played was onltf a year or two ago, when
Hho went on at nil amateur performance
and the npplauso which greeted her would
scarcely allow her to give her one and
ouiy lino, "Please, ma'am, are you hln
or are you noutr" Strand Magazine.
A Watermelon Kator'i I'llglit.
Al Winn, a 00-vear-old colored mim llv.
ing ut 0500 South Hroadway, submitted
10 a peculiar operation at the City hos
pital for a peculiar ailment. It was the
cutting out of 2,000 watermelon seeds
rrom his internal mechanism.
The old man had been iu a watermelon
imiL-u over in E.asi ec. Liotiis. Jio was en
joying himself finely, when ho was dis
turbed by tho approach of some one. Seiz
ing a lnrgo, fine green melon, ho "lit out."
Ho soon realized, though, it would be im
possible to carry that melon very much
longer. It it was only on tho inside, how
ever, it would ho all right. With this
thought in his tiilml he began to throw
nuge cuunks of melon down his throat.
till running llko a door. Ho didn't stop
to chow. He didn't even stop to spit out
tho seeds. Winn has a mouth llko tho
opening of a coal mine, and "everything
went" into its black depths. When the
old man concluded ho was out of dan
ger he stopped running nuitfoiind that the
entire big melon was gone. He did not
experience any particular inconvenience
from ins glgantio meal for a ooupleof
anyg. miiou ho Had the " worst out ' stom
ach ache ho ever had. He was doublet)
up with horrible cramps for a day and
' then came to the hospital. Dr. Markscut
Wlun open and got a quart of seeds. St.
Mary the M.xt Popular Name.
According to statistics, Mary is the
most popular of Christian names, follow
ed in order by William, John, Elizabeth,
Thomas, George, Snruh, James, Charles,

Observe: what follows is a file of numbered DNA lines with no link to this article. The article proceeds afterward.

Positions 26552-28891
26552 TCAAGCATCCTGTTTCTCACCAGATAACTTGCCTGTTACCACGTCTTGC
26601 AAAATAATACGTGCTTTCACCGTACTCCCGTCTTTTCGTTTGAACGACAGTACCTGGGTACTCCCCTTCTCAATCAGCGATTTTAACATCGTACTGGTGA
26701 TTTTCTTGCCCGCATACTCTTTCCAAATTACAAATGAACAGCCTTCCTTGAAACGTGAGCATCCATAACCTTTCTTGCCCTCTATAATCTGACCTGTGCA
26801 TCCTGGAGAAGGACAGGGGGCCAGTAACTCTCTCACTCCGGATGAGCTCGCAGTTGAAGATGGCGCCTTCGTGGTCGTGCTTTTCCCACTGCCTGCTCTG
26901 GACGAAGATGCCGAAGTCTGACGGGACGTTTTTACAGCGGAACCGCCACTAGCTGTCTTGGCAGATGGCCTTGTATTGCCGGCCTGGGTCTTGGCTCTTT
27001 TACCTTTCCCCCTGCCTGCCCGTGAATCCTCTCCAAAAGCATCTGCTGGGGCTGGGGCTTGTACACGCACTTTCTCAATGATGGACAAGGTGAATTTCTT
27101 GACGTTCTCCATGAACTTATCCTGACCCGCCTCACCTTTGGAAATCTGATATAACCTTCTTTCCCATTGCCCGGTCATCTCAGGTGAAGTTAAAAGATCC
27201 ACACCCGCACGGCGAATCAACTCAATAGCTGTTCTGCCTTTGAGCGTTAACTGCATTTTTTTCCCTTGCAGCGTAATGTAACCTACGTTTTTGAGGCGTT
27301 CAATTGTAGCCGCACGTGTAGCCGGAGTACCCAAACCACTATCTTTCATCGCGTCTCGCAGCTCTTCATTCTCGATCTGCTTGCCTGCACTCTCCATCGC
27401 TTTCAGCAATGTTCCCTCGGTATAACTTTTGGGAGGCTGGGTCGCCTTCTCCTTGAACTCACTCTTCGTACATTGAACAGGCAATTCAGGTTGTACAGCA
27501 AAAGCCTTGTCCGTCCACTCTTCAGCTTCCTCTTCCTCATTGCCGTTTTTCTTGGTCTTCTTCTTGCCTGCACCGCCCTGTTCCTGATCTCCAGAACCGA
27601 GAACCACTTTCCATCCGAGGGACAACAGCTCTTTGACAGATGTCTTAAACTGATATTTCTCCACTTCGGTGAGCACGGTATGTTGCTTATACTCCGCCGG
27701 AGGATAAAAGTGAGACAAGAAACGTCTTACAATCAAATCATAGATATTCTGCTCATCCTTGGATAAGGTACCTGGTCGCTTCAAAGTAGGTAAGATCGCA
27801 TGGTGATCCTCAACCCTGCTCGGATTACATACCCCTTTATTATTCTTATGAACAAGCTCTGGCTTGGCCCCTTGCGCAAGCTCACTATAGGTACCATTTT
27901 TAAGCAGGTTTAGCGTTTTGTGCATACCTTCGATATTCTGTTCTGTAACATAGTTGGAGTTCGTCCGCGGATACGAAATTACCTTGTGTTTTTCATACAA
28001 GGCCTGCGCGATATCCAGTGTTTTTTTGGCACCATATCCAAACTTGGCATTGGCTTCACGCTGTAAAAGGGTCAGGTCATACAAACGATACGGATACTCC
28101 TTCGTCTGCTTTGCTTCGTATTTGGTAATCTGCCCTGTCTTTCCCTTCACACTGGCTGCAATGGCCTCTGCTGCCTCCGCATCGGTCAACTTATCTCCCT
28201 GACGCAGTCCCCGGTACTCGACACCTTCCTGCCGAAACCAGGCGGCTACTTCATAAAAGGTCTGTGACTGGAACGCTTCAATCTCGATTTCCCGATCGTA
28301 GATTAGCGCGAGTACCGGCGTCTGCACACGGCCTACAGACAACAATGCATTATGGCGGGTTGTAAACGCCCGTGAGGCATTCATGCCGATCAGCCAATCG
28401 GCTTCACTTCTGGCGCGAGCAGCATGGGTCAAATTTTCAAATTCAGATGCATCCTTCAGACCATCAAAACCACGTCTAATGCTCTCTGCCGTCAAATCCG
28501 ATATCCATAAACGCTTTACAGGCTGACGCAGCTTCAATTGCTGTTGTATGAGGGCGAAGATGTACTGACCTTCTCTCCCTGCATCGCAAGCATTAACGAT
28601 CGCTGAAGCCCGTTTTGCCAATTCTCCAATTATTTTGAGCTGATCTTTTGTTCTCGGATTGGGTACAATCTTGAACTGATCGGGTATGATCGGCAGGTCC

Henry, Alice, Joseph, Ann, Jane, KUen,
Knilly,Frmhirlck, Annie, Miirgarct.Emma,
Kliza, ltobert, Arthur, Alfred, Kdward.
Home people oliji-ct to being called by a
Very common Inline, but It is Inllnttvly bet
ter ao than being known as "Green Iaf,"
"Shooting Gallery," "Lucky Day," "Gid
dy Kdward," "Talithi Cuml," "Holy
Duvles," "Choice Pickerel," "Sing Song,"
"TepmpeHtumia Stinger," and other choice
ones, every one of which Is a bona fide
name cnl led from a lwnt English direc
tory. lMttwburg Dispatch.
A dainty novelty for hanging btwldetho
bureau to hold tho buttonhook and other
small articles is made of one of the wood
en eggs used lu stocking darning. At
equal distances around tho center screw
in four of the small brass hooks such as
are used on bungle boards. Then palut
tho egg white ami decorate it with flow
ers. Attach a ribbon to two opioslte
hooks by which it may lie hung on a
brass nail iu the wall. The eg may be
gilded or covered with satin, if preferred,
and may be finished according to one's
"During your Arctic expedition," some
one asked an explorer, "how did you get
warm when your fuel gave out t"
"Simplest thing in the world," answer
ed the explorer. "Two of us were Hcpub
llcans and two Democrats, and whenever
the thermometer in the hut went belo
the freezing mlut we talked politics."
Uulm and Choirs.
Arithmetic Teacher Now, Tommln,
you have llutshed the tables SO quires
Hobble I know; they would make an
twful fuss if they are all like the one at
our church. Springfield Union.
WASHINGTON CITY NEWS.
Secretary Smith has approved the ap
plication of " Pawnee Bill " for a loan of
thirty-five Sioux Indians to be exhibited
at the Antwerp Exhibition.
Senator Call of the Senate Committee
Appropriations "a" reported the for
tifications bill to the Senate as amended.
The committee increases total House ap
propriation to the extent of 82!),405,